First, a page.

o More than half of President Obama’s cabinet agencies continue to defy open-government rules by not disclosing the cost of travel by top officials. Nine of 15 cabinet offices have yet to release details of their out-of-town travel records six months after Bloomberg News filed requests for those documents under the Freedom of Information Act.

o The law requires agencies to respond to requests within 20 working days. Watchdogs say the delays show that the president hasn’t fulfilled his promise of greater transparency, and one group found that more than half of 99 federal offices ignored a directive to overhaul the way they respond to filings.

FEDERAL GOVERNMENT

· DEPENDENCE - For anybody wondering why the fiscal cliff negotiations are so tedious and combative, the Pew Research Center has just published a report that provides many clues.

o Pew conducted a poll to determine how many Americans have received benefits from six federal entitlement programs: Social Security, Medicare, Medicaid, food stamps, welfare and unemployment insurance. It's even worse than Mitt Romney thought. Pew found that 55 percent of Americans have dipped into those programs at some point, while 32 percent have drawn benefits from two or more. So a majority of the U.S. population has relied on government aid.

o This affects the fiscal cliff negotiations, and the long-term instability of the federal budget, because the majority of government spending goes toward people, not toward subsidies for Solyndra or bridges to nowhere or the silly stuff that politicians feign outrage about. Americans castigate Washington for reckless spending, but they also reach in for their share whenever there are taxpayer funds to be had. In some respects, the nation is dependent on practices it derides, like some sort of self-loathing addict.

· GOVERNMENT MOTORS - The Obama administration said Wednesday it will sell 200 million shares— or 40 percent of its remaining stake in General Motors Co. — back to the automaker and announced plans to completely exit the Detroit automaker by March 2014.

o The Detroit automaker said it will purchase 200 million shares of GM stock held by Treasury for $5.5 billion — or $27.50 per share — nearly $2 above the stock's closing price on Tuesday. GM shares jumped sharply on the news and were up 6.7 percent to $27.10, or $1.59.

o The U.S. Treasury — after more than a year of refusing to say when it might start selling its remaining stake in GM — said it willannounce a written plan in January to shed its remaining 300 million shares over the next 12 to 15 months — likely in a series of small stock sales.

o Still, taxpayers will almost certainly lose billions of dollars in the $49.5 billion GM bailout. If the government sold the rest of its stock at current prices, taxpayers would lose more than $13 billion.

o The GM sale will raise the proceeds that Treasury has recovered to $28.6 billion. With $20.9 billion left from the original bailout, the government would have to sell its remaining shares at an average price of $69.72 to break even.

o The U.S. Treasury Department said in August 2012 that it expects to lose more than $25 billion on the $85 billion entire auto bailout.

NATIONAL SECURITY

· RESIGNATION - Three U.S. State Department officials resigned under pressure Wednesday, less than a day after a damning report blamed management failures for a lack of security at the U.S. diplomatic mission in Benghazi, Libya, where militants killed the U.S. ambassador and three other Americans on Sept. 11.

o Obama administration officials said those who had stepped down were Eric Boswell, the assistant secretary of state for diplomatic security, Charlene Lamb, the deputy assistant secretary responsible for embassy security, and Raymond Maxwell, the deputy assistant secretary of state who oversees the Maghreb nations of Libya, Algeria, Tunisia and Morocco.

o U.S. Secretary of State Hillary Clinton was to have appeared at Thursday's congressional hearings, but canceled after fainting and sustaining a concussion last week while recovering from a stomach virus. Clinton is under doctors' orders to rest.

o Senate Republicans and Democrats said they hoped Clinton would testify on the Hill even though she is planning to step down from her Cabinet post.

HEALTH CARE

· OBAMACARE - A religious order of nuns is concerned about its future presence in the United States because of Obamacare’s impact on its charitable operations. The Little Sisters of the Poor told The Daily Caller that it may not qualify for a long-term exemption from Obamacare’s healthcare mandate. The law requires the order to provide government-approved health insurance to its 300 sisters who tend to the elderly in 30 U.S. cities.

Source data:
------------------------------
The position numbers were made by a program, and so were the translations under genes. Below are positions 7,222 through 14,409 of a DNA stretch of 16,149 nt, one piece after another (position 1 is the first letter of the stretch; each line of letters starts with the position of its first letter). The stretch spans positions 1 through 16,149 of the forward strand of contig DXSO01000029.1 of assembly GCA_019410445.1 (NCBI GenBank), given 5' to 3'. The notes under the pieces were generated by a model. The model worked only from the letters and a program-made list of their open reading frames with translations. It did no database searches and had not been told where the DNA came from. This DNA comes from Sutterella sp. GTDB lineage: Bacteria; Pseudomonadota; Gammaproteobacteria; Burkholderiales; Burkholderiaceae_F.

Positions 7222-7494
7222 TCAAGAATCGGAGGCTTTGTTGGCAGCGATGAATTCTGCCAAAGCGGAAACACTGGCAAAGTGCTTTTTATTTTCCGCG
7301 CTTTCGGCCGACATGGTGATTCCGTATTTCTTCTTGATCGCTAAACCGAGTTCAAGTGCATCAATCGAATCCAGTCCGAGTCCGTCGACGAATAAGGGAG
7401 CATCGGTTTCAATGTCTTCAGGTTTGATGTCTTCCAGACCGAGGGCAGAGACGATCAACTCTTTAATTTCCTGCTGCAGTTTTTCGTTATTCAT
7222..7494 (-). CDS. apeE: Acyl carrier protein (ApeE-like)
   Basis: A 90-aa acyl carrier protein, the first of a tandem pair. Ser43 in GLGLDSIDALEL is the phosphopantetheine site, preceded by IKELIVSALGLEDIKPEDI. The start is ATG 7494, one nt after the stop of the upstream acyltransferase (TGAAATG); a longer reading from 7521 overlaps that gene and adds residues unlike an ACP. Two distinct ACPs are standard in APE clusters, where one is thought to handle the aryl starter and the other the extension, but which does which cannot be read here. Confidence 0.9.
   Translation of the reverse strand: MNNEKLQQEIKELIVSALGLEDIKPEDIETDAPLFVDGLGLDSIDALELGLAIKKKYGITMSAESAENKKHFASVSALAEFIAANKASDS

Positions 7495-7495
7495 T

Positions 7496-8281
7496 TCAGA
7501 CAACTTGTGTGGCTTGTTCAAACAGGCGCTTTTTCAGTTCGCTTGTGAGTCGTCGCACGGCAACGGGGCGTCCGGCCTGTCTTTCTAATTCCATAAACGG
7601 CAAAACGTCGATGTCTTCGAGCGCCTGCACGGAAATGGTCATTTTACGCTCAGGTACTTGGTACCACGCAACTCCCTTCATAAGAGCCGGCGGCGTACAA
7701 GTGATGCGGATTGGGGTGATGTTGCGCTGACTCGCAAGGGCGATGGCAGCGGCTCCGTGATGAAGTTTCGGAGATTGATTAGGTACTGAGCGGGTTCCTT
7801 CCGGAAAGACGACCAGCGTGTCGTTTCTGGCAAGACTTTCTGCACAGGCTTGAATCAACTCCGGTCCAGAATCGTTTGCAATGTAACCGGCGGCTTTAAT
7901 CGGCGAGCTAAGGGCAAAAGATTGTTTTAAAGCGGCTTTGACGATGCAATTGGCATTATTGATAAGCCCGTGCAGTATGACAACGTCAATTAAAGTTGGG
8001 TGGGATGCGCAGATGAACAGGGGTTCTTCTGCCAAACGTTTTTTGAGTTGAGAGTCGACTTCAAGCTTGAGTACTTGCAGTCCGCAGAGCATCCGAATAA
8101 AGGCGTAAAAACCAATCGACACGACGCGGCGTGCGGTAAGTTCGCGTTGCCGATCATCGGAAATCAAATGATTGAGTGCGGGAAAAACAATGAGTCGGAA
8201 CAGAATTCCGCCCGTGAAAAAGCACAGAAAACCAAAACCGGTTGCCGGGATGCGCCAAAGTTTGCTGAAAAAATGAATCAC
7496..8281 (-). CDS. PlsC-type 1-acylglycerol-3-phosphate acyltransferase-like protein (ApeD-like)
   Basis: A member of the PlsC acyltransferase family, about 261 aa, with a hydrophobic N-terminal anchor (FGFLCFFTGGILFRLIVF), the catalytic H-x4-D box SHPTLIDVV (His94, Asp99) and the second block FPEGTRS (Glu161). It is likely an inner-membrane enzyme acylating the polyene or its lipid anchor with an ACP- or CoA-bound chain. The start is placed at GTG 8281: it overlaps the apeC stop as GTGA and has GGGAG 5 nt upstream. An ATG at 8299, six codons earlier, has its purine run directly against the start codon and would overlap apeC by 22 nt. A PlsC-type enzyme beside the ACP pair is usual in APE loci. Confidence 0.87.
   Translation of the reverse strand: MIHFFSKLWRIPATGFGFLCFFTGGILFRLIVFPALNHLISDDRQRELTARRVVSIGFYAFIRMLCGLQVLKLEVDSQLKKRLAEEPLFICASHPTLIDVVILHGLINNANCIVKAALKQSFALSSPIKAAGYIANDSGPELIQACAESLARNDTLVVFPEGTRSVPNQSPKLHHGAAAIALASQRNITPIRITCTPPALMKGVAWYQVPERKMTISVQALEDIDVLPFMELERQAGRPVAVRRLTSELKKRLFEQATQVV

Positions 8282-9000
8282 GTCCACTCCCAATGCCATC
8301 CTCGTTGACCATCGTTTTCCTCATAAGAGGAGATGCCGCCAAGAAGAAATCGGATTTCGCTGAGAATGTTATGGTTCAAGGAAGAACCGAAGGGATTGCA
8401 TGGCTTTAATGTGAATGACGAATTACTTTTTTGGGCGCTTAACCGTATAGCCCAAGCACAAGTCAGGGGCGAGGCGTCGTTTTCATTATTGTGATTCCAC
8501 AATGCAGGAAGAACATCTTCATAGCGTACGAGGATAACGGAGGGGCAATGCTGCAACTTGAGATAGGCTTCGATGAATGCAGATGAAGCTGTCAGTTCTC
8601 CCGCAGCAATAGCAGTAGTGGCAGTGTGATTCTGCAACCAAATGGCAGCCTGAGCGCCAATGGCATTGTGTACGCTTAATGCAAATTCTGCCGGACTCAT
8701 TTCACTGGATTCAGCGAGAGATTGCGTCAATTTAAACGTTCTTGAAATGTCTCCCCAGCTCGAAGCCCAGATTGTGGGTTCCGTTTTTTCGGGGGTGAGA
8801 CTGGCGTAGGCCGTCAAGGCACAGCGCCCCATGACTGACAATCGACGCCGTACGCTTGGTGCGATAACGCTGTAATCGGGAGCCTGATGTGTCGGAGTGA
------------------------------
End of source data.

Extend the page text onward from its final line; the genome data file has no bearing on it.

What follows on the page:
o The exception is needed, said Sister Constance Carolyn Veit, the Little Sisters’ communications director, because Catholic teaching opposes contraception and medical treatments that cause sterility or can cause abortions.

o President Obama’s health-care overhaul law requires employers to include those services in qualifying health care plans they provide for their employees. Failure to comply will bring hefty fines — even for religious orders whose members have taken vows of poverty.

o The one concession the Obama administration made to religious groups like hers was a one-year extension of time before they would be expected to provide their staff with health insurance that met with the White House’s approval. That extension will expire at the end of 2013, but the sisters have only a few weeks left to make their case for an exemption beyond the end of next year.

o The Little Sisters of the Poor take care of elderly patients in 31 countries, but on Dec. 16 a representative told the congregation of Saint Raymond of Peñafort Church in Springfield, Va., that her order could conceivably be forced to pull out of the United States if paying fines and penalties is the only alternative to compromising on the doctrines of their religion.

FOREIGN POLICY

MIDDLE EAST

· ISRAEL - Israel has given final approval to 1,000 new homes for Israelis in Jewish settlements in the West Bank.

o Israeli officials say the housing units are among 3,000 new settlement homes Israel promised to build in in response to the Palestinians' bid for upgraded status at the United Nations last month.

o The planned construction on occupied territories claimed by the Palestinians has drawn fierce international condemnation.

· IRAN - A 32-year-old Iranian who is a U.S. citizen and a Christian convert has been imprisoned without notice of any formal charges while visiting his family in Iran, according to his wife and attorneys in the U.S., who are now hoping that a media campaign will help set him free.

o The Rev. Saeed Abedini, who lives in the U.S. with his wife and two young children, was making one of his frequent visits to see his parents and the rest of his family in Iran, his country of origin and where he spent many years as a Christian leader and community organizer developing Iran's underground home church communities for Christian converts.

o On this last trip, the Iranian government pulled him off a bus and said he must face a penalty for his previous work as a Christian leader in Iran.

o He is currently awaiting trial at Iran's notoriously brutal Evin Prison, where he has been incarcerated since late September.